An electrical network is the lifeblood that drives business operations. Network operators and plant managers face a two-fold problem: maintaining their networks to ensure uninterrupted power while dealing with budget cuts, problematic environments, and safety concerns.
Cost-cutting often leads to reduced maintenance team strength and taking an on-demand approach to repairs – which can result in risky maintenance planning.
In fact, the principal reason for electrical system failure is lack of maintenance. All electrical equipment requires regular maintenance to optimize operations, avoid breakdowns, and ensure safety.
To further complicate matters, the design of many existing electrical infrastructures simply can’t support ever-increasing workload demands. Add to that faulty components and heavy equipment usage, and your maintenance program – or lack thereof – can hinder the performance and life expectancy of your electrical system.
The question is not if a failure will occur, but when. Electrical equipment failure rates are three times higher for components not covered by a scheduled maintenance program, as compared to equipment under a service plan, according to a study published by the Hartford Steam Boiler insurance company.
When developing an effective maintenance program, you’ll want to consider this:
- Occurs only by request and does not constitute a long-term service provider agreement
- Doesn’t receive priority response from a service provider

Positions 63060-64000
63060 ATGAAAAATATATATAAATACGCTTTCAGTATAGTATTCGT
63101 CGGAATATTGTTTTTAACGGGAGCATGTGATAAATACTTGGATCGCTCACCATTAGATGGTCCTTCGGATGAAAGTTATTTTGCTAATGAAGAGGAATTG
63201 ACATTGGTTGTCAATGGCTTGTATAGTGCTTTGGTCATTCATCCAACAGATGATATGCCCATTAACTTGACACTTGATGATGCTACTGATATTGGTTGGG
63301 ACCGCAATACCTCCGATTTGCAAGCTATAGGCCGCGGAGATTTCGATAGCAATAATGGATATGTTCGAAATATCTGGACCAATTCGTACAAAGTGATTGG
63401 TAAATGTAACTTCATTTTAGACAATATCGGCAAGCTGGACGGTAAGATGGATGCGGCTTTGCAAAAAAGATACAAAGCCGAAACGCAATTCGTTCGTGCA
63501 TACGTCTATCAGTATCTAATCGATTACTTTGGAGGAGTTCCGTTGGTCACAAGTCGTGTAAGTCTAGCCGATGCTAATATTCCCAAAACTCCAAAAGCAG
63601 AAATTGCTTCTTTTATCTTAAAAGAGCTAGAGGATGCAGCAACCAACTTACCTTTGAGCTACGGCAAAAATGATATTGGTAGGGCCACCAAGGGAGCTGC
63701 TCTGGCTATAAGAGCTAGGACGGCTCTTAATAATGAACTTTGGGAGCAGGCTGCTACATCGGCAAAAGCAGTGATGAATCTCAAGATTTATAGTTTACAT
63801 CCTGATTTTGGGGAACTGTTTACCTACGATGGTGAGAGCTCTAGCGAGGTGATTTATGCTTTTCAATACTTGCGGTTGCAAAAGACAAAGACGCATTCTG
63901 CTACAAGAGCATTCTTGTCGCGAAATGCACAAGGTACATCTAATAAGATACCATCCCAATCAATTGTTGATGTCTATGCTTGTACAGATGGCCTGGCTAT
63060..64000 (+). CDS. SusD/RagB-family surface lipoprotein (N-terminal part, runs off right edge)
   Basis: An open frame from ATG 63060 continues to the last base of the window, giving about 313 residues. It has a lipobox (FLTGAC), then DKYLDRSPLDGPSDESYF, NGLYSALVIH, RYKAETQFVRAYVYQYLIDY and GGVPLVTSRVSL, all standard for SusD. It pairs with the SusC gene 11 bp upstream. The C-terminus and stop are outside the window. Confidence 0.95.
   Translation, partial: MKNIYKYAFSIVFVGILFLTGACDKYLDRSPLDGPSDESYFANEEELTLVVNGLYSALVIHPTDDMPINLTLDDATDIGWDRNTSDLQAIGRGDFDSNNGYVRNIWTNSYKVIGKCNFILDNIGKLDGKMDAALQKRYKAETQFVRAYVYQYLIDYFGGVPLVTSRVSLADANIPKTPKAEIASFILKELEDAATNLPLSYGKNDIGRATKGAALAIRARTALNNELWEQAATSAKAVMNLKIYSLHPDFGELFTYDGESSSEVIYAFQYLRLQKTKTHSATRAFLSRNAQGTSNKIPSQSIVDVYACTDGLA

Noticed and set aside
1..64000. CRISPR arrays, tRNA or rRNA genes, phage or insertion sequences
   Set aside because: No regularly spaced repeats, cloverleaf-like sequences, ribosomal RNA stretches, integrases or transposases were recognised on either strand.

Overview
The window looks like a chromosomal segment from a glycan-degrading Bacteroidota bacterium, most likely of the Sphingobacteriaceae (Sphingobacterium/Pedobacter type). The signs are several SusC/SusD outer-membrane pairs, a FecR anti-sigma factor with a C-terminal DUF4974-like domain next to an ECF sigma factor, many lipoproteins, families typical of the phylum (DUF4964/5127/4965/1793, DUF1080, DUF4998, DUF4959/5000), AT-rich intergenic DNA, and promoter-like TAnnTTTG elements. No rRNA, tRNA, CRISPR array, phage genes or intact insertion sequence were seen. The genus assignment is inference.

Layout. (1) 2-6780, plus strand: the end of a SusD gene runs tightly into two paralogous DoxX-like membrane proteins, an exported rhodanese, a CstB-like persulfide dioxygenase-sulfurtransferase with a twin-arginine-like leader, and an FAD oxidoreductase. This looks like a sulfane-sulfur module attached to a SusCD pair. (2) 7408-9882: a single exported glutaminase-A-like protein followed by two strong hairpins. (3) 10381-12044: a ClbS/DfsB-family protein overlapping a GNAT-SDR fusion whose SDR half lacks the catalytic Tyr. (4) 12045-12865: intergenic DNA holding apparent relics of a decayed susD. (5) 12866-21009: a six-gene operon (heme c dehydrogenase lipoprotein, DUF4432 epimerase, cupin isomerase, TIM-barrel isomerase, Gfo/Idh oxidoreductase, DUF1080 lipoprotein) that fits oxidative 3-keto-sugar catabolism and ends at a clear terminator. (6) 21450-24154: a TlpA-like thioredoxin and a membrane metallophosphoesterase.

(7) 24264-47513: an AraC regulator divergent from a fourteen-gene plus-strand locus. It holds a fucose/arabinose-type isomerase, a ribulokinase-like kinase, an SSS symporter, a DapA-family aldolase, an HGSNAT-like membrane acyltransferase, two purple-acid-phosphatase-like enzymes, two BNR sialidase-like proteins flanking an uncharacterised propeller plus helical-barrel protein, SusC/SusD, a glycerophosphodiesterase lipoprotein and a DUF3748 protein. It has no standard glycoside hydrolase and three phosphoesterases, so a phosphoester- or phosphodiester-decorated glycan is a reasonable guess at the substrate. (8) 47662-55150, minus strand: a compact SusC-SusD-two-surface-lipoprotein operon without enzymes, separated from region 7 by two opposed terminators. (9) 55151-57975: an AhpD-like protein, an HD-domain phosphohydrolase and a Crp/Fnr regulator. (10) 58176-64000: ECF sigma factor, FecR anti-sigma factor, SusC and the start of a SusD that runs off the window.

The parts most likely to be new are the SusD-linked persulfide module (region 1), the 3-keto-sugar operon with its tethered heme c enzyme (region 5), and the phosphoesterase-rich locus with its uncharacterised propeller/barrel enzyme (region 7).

- Rarely factors in equipment lifecycle issues
Bottom line: Your repair costs may be low, but risk of losses that can impact your business is high.
- Cover standard maintenance and offer “predictive maintenance,” which occurs during system running mode to avoid disruption
- Estimate and simulate equipment condition over time to assess downtime risks
- Include parts replacement, system adjustments, and cleaning
- Offer custom features adaptable to unique business requirements
Bottom line: A structured, planned maintenance program can help you optimize equipment lifespan, control the total cost of ownership, and safeguard human life.
Comparison points of on-demand maintenance vs. service plan approach
If you need to justify transitioning your business from an on-demand practice to a service plan approach, start here:
- Step 1: Record the number of electrical breakdowns and their impact over the past 5-10 years. Quantify the amount of money spent on correcting electrical faults through on-demand maintenance.
- Step 2: Contact the electrical equipment manufacturer and request a service plan customized to the nature of the business. The plan should guarantee emergency on-site intervention and delivery of spare parts for immediate corrective action in case of a breakdown.
Investing in a service plan enables you to avoid up to 67% of potential electrical breakdowns and associated financial losses. Service plans reduce overall maintenance expenses and also prolong the lifespan of electrical equipment.